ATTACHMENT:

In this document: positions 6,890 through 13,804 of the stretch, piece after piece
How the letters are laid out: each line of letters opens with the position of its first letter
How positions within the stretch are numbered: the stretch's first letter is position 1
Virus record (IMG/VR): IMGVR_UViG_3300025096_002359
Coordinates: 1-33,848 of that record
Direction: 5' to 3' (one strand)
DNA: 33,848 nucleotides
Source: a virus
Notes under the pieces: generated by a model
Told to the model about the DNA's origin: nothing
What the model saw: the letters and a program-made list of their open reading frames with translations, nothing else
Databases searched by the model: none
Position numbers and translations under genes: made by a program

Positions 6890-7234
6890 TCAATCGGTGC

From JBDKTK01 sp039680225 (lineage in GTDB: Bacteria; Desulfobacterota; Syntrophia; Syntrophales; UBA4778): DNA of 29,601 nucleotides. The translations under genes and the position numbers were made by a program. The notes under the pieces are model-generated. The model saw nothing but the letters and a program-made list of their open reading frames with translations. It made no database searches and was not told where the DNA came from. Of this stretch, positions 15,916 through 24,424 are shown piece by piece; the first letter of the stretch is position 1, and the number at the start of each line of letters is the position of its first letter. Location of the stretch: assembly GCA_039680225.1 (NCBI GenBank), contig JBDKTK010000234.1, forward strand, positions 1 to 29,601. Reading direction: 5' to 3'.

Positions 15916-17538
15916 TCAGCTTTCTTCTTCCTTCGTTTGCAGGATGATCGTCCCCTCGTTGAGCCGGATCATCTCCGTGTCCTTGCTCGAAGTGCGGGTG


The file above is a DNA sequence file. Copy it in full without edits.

In this document: positions 6,890 through 13,804 of the stretch, piece after piece
How the letters are laid out: each line of letters opens with the position of its first letter
How positions within the stretch are numbered: the stretch's first letter is position 1
Virus record (IMG/VR): IMGVR_UViG_3300025096_002359
Coordinates: 1-33,848 of that record
Direction: 5' to 3' (one strand)
DNA: 33,848 nucleotides
Source: a virus
Notes under the pieces: generated by a model
Told to the model about the DNA's origin: nothing
What the model saw: the letters and a program-made list of their open reading frames with translations, nothing else
Databases searched by the model: none
Position numbers and translations under genes: made by a program

Positions 6890-7234
6890 TCAATCGGTGC

From JBDKTK01 sp039680225 (lineage in GTDB: Bacteria; Desulfobacterota; Syntrophia; Syntrophales; UBA4778): DNA of 29,601 nucleotides. The translations under genes and the position numbers were made by a program. The notes under the pieces are model-generated. The model saw nothing but the letters and a program-made list of their open reading frames with translations. It made no database searches and was not told where the DNA came from. Of this stretch, positions 15,916 through 24,424 are shown piece by piece; the first letter of the stretch is position 1, and the number at the start of each line of letters is the position of its first letter. Location of the stretch: assembly GCA_039680225.1 (NCBI GenBank), contig JBDKTK010000234.1, forward strand, positions 1 to 29,601. Reading direction: 5' to 3'.

Positions 15916-17538
15916 TCAGCTTTCTTCTTCCTTCGTTTGCAGGATGATCGTCCCCTCGTTGAGCCGGATCATCTCCGTGTCCTTGCTCGAAGTGCGGGTG